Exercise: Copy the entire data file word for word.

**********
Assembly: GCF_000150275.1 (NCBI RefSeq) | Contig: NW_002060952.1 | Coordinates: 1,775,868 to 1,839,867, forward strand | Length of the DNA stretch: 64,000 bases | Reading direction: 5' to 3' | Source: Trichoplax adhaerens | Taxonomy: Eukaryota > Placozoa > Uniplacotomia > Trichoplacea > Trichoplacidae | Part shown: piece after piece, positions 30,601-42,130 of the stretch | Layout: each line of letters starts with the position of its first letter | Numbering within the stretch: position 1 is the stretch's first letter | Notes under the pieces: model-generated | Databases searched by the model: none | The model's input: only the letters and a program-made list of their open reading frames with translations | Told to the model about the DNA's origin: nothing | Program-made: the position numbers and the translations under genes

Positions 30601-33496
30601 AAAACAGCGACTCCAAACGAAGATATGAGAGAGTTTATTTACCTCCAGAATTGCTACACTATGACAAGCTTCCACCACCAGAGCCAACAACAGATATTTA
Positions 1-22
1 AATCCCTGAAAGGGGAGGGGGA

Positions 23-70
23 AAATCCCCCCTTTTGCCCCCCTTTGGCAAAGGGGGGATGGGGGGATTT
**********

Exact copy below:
Assembly: GCF_000150275.1 (NCBI RefSeq) | Contig: NW_002060952.1 | Coordinates: 1,775,868 to 1,839,867, forward strand | Length of the DNA stretch: 64,000 bases | Reading direction: 5' to 3' | Source: Trichoplax adhaerens | Taxonomy: Eukaryota > Placozoa > Uniplacotomia > Trichoplacea > Trichoplacidae | Part shown: piece after piece, positions 30,601-42,130 of the stretch | Layout: each line of letters starts with the position of its first letter | Numbering within the stretch: position 1 is the stretch's first letter | Notes under the pieces: model-generated | Databases searched by the model: none | The model's input: only the letters and a program-made list of their open reading frames with translations | Told to the model about the DNA's origin: nothing | Program-made: the position numbers and the translations under genes

Positions 30601-33496
30601 AAAACAGCGACTCCAAACGAAGATATGAGAGAGTTTATTTACCTCCAGAATTGCTACACTATGACAAGCTTCCACCACCAGAGCCAACAACAGATATTTA
Positions 1-22
1 AATCCCTGAAAGGGGAGGGGGA

Positions 23-70
23 AAATCCCCCCTTTTGCCCCCCTTTGGCAAAGGGGGGATGGGGGGATTT